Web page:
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Kicking Linux's Tires

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Linux

Test-Drive From a CD

In times past, the only way to see if Linux would work on a given PC was to install the OS. Times change. These days there are many so-called Live CD versions of Linux that boot and run from a CD-ROM.

Now, here comes the question that's arrived in my inbox so many times, I'm embarrassed for not having spelled out the answer before.

Question: "How do I download a stinkin' CD?"

Answer: Linux Live CDs and installation CDs are often made available for download as files with an .iso extension. These files are a snapshot image of a CD-ROM's file system. You grab the ISO file, feed it to your CD-burning software of choice, and a few minutes later you've got a shiny disc that will actually do something cool.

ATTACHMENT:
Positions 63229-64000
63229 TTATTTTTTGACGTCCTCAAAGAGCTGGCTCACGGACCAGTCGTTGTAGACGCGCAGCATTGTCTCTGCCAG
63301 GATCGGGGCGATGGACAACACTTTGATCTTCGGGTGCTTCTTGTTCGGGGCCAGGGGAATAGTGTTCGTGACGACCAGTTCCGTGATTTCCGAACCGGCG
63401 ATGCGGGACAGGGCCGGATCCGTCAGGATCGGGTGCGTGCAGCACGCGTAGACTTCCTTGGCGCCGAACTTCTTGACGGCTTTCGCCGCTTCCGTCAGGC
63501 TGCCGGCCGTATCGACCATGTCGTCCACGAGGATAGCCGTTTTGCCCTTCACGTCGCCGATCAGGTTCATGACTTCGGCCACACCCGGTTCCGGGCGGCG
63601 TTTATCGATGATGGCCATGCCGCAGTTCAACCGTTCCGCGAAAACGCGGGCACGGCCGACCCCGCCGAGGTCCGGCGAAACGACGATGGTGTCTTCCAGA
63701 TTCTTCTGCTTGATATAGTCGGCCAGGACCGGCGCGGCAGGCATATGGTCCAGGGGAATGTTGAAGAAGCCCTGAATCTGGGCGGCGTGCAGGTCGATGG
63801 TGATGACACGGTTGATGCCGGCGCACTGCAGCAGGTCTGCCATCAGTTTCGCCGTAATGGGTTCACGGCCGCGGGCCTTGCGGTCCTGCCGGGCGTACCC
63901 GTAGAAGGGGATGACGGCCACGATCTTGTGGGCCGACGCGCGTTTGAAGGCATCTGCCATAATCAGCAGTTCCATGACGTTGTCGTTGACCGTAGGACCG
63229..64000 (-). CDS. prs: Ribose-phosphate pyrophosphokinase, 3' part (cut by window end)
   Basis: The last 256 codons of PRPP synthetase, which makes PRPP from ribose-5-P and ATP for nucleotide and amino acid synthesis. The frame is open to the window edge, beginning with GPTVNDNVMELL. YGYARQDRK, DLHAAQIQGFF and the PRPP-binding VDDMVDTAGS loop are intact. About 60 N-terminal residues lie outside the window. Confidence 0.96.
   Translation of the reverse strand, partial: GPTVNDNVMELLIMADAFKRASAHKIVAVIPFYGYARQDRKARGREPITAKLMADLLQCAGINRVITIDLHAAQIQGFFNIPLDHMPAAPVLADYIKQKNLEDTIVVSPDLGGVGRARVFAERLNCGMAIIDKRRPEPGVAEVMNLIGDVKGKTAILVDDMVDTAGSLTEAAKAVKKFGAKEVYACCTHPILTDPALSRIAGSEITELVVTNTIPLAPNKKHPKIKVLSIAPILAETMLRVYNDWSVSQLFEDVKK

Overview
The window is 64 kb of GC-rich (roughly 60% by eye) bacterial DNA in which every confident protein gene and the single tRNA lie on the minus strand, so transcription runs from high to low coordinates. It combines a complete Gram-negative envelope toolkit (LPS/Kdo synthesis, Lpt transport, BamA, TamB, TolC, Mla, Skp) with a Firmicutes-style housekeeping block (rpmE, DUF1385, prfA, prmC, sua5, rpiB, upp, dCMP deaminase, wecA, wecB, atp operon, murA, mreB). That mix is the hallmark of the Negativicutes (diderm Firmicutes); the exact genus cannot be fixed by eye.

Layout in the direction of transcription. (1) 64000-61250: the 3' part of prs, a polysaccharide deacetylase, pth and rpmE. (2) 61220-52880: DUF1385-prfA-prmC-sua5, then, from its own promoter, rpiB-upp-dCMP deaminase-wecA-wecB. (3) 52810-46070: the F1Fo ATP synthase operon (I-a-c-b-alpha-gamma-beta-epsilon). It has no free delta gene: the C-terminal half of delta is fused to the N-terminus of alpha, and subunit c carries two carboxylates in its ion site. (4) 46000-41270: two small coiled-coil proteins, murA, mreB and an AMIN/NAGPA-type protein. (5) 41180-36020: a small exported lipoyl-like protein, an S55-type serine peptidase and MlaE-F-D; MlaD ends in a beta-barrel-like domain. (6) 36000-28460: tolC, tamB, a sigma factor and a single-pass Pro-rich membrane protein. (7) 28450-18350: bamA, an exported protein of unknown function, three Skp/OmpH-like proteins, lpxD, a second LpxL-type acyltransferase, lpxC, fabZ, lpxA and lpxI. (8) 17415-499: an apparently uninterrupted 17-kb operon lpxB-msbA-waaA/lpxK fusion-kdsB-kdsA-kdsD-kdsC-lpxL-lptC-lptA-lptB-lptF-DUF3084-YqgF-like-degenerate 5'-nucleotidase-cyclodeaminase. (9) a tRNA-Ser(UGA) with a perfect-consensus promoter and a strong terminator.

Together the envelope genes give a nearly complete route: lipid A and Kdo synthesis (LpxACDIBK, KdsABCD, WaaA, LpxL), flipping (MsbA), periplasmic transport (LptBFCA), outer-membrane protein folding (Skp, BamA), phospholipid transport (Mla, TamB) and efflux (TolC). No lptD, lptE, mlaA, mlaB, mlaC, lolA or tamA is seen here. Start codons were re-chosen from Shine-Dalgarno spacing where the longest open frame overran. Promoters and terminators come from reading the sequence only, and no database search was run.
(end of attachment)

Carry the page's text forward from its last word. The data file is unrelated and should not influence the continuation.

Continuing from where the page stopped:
Set Up a Dual-Boot System

If you like what you see, or you wanna see the real deal, why not set up your machine to dual boot? At power-up, you'll get to choose between Windows or Linux. On the Linux side, you'll have the increased performance of a true installation (as opposed to running from a CD), the ability to install additional software, a home directory to call your own, and so forth.

Partioning the Drive

Most Linux installers default to using two partitions: one for the operating system and all user data, and one for the swap partition. (A swap partition is akin to Windows' swap file; Linux just happens to use a separate partition for virtual memory.) But there's a better way: Create one partition for the operating system, one for user data, and one for swap space. This way, if you ever need to reinstall Linux, you don't lose all your files and settings: You can tell the installer to format the OS partition, but leave others alone. In this fashion, you're far more protected from unintentional system hosings if you're the type to get under the hood and tinker around with your new OS. Your worst-case scenario is a reinstall that won't kill off your data.

Full Article.

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KDE on Android: CI, CD & SDK